C. Robert Cargill

Krull Movie

For this week’s episode, Cargill and I explore the wonderful world of 1983′s Krull. We examine the movie’s glorious genre pastiche and undeniably rich character development, as well as spinning our own perspective on “the glaive problem.” We also explain how the structure and spirit of Krull makes it the perfect cinematic appetizer to James Gunn’s Guardians of the Galaxy. Oh, and I may or may not analyze the startling accuracy of the Krull Atari game…spoiler alert, I totally do that. You should follow Brian (@Briguysalisbury), Cargill (@Massawyrm), and the show (@Junkfoodcinema). Download Episode #13 Directly

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Michael Beck in The Warriors

In this installment of Junkfood Cinema, Cargill and I discuss one of our favorite under-appreciated actors: Michael Beck. For a very brief period of time, Beck was a rising star in Hollywood. His breakout performance in The Warriors placed him firmly on the map, only to see his career stall a mere three years later thanks to the notorious bomb that was Xanadu. Still, during his all-too-short heyday, Beck appeared in some fantastic cult fare including Hal Needham’s Megaforce and the often heralded (at least on this show) Battletruck. We hope you enjoy this retrosBECKtive. You should follow Brian (@Briguysalisbury), Cargill (@Massawyrm), and the show (@Junkfoodcinema). Download Episode #4 Directly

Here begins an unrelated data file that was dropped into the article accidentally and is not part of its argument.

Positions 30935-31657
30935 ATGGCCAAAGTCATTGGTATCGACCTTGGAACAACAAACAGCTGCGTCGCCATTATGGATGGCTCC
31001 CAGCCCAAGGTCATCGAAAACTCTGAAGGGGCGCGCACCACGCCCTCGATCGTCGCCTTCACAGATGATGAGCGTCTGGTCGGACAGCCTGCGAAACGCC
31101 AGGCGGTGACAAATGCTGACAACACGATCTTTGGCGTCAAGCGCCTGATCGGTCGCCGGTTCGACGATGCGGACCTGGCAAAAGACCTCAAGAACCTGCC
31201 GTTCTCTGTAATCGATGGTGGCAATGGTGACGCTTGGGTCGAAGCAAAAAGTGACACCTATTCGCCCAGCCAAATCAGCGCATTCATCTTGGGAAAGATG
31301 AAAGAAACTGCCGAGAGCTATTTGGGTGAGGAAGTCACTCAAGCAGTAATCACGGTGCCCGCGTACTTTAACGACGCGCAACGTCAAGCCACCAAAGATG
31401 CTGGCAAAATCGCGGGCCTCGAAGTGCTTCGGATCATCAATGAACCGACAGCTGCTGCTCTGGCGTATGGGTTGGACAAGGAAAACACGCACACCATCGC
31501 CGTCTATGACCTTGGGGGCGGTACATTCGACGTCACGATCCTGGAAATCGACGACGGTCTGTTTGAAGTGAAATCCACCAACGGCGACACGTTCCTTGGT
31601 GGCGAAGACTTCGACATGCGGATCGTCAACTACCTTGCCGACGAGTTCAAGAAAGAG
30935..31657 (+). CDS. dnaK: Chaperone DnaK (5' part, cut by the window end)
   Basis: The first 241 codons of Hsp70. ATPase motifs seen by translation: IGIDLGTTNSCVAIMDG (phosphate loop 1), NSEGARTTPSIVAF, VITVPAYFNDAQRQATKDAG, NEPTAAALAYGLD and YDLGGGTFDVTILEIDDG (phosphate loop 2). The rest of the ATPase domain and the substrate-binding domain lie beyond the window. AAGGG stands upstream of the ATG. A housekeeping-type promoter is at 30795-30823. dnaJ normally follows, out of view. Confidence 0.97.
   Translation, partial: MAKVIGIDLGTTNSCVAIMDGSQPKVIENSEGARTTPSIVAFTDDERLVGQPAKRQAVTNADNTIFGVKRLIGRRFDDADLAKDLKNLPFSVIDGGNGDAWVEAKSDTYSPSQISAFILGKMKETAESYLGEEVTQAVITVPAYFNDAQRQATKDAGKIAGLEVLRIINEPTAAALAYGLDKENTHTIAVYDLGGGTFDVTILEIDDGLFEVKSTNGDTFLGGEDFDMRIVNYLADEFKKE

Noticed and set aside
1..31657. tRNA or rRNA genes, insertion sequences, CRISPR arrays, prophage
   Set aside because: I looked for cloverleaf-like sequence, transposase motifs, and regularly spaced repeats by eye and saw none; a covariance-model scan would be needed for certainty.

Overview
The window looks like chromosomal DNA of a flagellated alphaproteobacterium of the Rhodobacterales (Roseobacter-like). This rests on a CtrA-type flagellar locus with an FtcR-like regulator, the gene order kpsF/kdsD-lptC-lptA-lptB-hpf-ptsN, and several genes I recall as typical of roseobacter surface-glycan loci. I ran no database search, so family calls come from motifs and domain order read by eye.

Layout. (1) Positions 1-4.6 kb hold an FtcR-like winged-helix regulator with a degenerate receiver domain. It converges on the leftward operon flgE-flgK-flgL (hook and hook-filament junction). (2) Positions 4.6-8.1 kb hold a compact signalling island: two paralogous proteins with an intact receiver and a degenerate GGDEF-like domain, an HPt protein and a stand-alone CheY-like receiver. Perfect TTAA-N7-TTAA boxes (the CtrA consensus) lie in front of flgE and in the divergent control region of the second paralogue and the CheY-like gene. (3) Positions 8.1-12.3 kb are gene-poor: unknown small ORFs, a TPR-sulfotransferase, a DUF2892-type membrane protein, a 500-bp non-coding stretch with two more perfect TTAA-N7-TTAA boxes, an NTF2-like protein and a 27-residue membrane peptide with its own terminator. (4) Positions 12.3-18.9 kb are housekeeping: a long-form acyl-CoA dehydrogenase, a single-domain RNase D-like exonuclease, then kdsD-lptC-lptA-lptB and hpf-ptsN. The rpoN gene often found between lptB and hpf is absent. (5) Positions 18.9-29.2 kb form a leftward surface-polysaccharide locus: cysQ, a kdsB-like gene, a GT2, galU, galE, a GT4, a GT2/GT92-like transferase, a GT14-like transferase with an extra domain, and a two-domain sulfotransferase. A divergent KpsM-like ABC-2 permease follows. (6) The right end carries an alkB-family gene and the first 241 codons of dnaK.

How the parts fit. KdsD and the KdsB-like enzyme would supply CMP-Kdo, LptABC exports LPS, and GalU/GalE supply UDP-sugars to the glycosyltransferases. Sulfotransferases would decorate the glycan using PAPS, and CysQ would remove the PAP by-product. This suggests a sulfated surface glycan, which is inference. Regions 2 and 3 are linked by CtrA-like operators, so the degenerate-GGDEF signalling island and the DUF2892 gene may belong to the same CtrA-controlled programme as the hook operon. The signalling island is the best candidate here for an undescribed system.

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Dick Miller in Gremlins

For this loving spoonful of Junkfood Cinema, Cargill and I find ourselves in the presence of true greatness. During SXSW, we were able to sit down with actor/writer/genre mainstay Dick Miller. Not familiar with Dick Miller? Actually, we’re willing to bet Mogwais to Terminators that you ARE familiar with Dick Miller, though likely by face moreso than name. He has been appearing in films for nearly six decades, and has the type of career that actually charts a direct line through the history of film itself. Whether working with Corman on movies like A Bucket of Blood, Rock All Night, and Piranha, his various team-ups with Joe Dante, or any of the other innumerable cult classics that comprise his resume, Dick Miller is the very essence of a living legend. His importance to genre and cult cinema are not merely the opinion of these Junkfood Cinema hosts. That Guy Dick Miller, a documentary about the life and career of our special guest, just played SXSW. The doc finds some of the biggest names in the industry reminiscing about the silver-screen splendor of Mr. Miller. You should follow Brian (@Briguysalisbury), Cargill (@Massawyrm), and the show (@Junkfoodcinema). Download Episode #3 Directly